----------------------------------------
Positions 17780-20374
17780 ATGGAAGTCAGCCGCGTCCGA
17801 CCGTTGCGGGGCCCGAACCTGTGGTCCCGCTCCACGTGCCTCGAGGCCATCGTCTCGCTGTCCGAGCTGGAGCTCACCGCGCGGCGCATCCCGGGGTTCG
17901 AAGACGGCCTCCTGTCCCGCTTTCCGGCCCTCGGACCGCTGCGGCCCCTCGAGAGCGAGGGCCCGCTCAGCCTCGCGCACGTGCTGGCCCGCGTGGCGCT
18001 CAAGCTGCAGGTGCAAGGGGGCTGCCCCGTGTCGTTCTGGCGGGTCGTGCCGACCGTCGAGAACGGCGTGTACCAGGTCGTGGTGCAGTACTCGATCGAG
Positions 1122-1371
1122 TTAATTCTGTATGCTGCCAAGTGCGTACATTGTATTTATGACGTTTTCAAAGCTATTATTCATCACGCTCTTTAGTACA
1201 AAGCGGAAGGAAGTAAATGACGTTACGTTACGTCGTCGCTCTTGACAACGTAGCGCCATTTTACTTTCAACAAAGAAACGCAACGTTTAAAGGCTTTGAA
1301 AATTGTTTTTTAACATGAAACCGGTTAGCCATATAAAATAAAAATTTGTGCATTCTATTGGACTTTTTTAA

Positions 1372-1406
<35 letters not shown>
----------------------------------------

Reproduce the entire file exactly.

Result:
Positions 17780-20374
17780 ATGGAAGTCAGCCGCGTCCGA
17801 CCGTTGCGGGGCCCGAACCTGTGGTCCCGCTCCACGTGCCTCGAGGCCATCGTCTCGCTGTCCGAGCTGGAGCTCACCGCGCGGCGCATCCCGGGGTTCG
17901 AAGACGGCCTCCTGTCCCGCTTTCCGGCCCTCGGACCGCTGCGGCCCCTCGAGAGCGAGGGCCCGCTCAGCCTCGCGCACGTGCTGGCCCGCGTGGCGCT
18001 CAAGCTGCAGGTGCAAGGGGGCTGCCCCGTGTCGTTCTGGCGGGTCGTGCCGACCGTCGAGAACGGCGTGTACCAGGTCGTGGTGCAGTACTCGATCGAG
Positions 1122-1371
1122 TTAATTCTGTATGCTGCCAAGTGCGTACATTGTATTTATGACGTTTTCAAAGCTATTATTCATCACGCTCTTTAGTACA
1201 AAGCGGAAGGAAGTAAATGACGTTACGTTACGTCGTCGCTCTTGACAACGTAGCGCCATTTTACTTTCAACAAAGAAACGCAACGTTTAAAGGCTTTGAA
1301 AATTGTTTTTTAACATGAAACCGGTTAGCCATATAAAATAAAAATTTGTGCATTCTATTGGACTTTTTTAA

Positions 1372-1406
<35 letters not shown>